40 days – that’s the number of days since the “stay home stay safe” order in our state. We’re surviving, but things look a lot different than I’d anticipated.
Initially I’d worried about how the canceling of her first collegiate track season would affect our middle daughter, a college freshman. I worried about how the absence of face to face interactions with her friends would affect our youngest daughter, a high school sophomore who struggles with anxiety. I worried about how we were going to manage with all of us under one roof, all needing to do our respective work at the same time.
Structure seemed the obvious solution. I thought perhaps if our days had a predictable order, that predictability would act as a counter-balance to all that is currently unpredictable, then we might all feel less unsettled. But both of our daughters are strong, capable, independent-minded young women and neither wanted to be managed by their mother.
And so, I let that idea go – though I do require that each prepare dinner once a week, clean up after herself and do a few chores.
Our middle daughter, the college freshman, is chafing a bit under her change in circumstances, which is understandable. After all, she has spent the past 7 months living as an independent adult. She chose how to spend every minute of every hour of every day – and she handled that responsibility well. Living within a family dynamic once again, with its rules and expectations, is hard on her.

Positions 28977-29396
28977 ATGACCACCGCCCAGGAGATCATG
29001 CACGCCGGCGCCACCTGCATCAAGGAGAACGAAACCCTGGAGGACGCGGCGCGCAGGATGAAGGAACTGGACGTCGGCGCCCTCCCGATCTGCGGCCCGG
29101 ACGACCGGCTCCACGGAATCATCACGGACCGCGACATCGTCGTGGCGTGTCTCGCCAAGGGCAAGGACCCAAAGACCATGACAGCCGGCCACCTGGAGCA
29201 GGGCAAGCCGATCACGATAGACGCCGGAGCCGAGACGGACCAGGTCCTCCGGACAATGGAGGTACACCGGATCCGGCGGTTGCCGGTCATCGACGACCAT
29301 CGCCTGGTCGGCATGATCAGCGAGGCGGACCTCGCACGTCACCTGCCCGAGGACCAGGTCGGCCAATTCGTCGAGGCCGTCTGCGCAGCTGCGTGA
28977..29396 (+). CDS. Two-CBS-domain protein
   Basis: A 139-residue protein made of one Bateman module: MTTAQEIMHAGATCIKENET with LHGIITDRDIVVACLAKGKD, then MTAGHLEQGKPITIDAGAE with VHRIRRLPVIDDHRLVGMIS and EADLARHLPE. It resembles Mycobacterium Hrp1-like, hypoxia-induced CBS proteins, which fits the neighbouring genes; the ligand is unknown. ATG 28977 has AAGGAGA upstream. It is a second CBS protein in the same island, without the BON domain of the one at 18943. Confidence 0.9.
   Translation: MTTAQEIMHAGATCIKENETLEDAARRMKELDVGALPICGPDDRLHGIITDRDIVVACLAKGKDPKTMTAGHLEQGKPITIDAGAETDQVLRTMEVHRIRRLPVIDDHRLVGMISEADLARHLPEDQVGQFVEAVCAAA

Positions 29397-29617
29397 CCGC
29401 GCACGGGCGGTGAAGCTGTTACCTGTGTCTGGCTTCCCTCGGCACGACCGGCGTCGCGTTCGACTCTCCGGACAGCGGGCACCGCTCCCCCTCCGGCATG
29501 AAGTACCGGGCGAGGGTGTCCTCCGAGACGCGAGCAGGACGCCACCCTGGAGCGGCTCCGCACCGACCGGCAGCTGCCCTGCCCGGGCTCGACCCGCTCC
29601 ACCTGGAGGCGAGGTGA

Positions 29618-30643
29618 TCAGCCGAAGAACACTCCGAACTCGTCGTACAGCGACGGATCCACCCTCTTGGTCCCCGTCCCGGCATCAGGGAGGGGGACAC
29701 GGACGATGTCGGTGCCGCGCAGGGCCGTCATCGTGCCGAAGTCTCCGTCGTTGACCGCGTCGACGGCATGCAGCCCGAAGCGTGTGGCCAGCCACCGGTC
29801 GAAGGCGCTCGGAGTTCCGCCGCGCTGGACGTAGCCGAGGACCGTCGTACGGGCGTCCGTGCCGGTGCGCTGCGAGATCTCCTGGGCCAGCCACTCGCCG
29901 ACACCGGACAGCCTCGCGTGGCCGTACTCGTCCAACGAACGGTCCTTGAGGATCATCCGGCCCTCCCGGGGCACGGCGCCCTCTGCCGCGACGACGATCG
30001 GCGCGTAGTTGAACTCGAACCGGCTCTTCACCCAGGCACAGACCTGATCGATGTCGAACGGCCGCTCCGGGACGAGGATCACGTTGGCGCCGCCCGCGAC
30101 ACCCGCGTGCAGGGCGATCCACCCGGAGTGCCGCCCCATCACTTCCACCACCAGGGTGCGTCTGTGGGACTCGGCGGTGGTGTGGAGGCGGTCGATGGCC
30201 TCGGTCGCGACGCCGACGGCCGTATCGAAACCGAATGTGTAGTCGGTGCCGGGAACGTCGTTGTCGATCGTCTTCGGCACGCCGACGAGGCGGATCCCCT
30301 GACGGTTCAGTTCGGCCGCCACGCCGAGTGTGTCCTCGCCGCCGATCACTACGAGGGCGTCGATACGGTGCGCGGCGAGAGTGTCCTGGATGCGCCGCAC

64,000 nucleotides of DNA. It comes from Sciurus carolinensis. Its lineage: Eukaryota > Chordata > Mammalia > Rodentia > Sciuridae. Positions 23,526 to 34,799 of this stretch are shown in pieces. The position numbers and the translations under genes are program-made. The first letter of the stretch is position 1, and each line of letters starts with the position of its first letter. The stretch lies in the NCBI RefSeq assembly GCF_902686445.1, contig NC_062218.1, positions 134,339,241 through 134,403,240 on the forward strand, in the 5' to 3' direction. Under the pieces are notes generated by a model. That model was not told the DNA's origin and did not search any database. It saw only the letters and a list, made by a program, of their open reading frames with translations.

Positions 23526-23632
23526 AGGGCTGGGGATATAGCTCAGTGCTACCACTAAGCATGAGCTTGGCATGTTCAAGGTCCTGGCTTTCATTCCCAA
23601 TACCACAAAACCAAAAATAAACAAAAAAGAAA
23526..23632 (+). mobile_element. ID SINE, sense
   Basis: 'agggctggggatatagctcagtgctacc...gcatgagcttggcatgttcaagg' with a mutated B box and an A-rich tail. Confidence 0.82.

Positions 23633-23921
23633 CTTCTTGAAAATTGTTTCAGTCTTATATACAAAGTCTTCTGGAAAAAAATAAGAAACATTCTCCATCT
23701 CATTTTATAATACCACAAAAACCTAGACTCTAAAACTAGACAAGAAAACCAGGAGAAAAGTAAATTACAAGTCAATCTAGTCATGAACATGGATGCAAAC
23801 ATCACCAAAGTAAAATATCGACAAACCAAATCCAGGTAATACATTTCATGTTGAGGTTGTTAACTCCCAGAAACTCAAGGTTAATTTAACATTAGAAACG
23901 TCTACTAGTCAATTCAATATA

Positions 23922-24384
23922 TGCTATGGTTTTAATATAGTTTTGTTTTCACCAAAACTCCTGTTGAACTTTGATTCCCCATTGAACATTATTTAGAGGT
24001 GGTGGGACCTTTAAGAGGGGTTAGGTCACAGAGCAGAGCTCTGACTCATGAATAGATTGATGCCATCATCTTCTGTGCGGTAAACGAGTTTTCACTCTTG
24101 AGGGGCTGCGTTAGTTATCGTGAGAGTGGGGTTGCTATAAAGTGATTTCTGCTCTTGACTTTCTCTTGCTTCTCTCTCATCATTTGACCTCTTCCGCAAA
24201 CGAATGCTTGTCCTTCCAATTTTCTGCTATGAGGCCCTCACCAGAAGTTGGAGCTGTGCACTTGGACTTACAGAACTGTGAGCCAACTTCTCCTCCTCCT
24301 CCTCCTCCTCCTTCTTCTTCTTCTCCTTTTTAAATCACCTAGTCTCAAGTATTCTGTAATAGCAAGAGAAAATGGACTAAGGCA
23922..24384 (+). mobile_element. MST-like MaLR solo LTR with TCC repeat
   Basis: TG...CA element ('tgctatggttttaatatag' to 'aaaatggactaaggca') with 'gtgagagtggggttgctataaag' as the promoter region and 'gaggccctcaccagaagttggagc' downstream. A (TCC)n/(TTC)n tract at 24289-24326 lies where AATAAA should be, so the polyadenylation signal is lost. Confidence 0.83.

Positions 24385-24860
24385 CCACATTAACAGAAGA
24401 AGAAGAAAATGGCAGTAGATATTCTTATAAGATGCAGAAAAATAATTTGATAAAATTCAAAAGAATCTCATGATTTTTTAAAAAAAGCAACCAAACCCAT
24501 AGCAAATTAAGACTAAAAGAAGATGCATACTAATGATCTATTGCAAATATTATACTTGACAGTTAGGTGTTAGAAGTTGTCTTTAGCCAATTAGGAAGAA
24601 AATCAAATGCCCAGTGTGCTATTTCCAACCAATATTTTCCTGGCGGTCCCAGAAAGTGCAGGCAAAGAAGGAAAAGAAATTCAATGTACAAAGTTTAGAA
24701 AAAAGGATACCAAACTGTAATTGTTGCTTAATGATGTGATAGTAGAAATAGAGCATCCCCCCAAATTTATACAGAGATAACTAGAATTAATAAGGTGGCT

I’ve struggled too, with navigating how her independence has changed her expectations of my place in her life. I’ve had to learn to take a big step back, to resist engaging her overmuch in conversation, and to abandon visions of “family movie night” or other forced-togetherness.
Our youngest daughter, on the other hand, is enjoying the change. Letting go of my desire to manage her time has given her the freedom to create a schedule that, according to research, her teen brain yearns for. Specifically, she is staying up later than the rest of us and sleeping in later than us too. She spends the bulk of the day doing her school assignments, texting and face-timing with friends. She’s happier, less anxious – and our relationship is better than is has been in a long time.
Like her sister, she’s not interested in any type of mandated family time. But my willingness to step back and allow them to take the lead has had some happy consequences. Several times our youngest has invited me to join her on a long car ride or to share in watching a new favorite show. Our middle daughter has initiated “safe” sister adventures and has surprised me with a number of spontaneous hugs.
And our family has enjoyed a handful of impromptu conversations – often with a lot of laughter.
Didn’t I learn this lesson back in December? The lesson of how taking a step back gives space for the girls, gives space for my husband and myself, to step into the possibilities of the new thing God is doing in us, in our family. It seems I am learning that lesson all over again – or at least I’m being reminded of it. What has been hard for your family during this time of restrictions and stay-home orders? What unexpected happy consequences have occurred in your family?
He cuts off every branch in me that bears no fruit, while every branch that does bear fruit He prunes so that it will be even more fruitful.John 15:2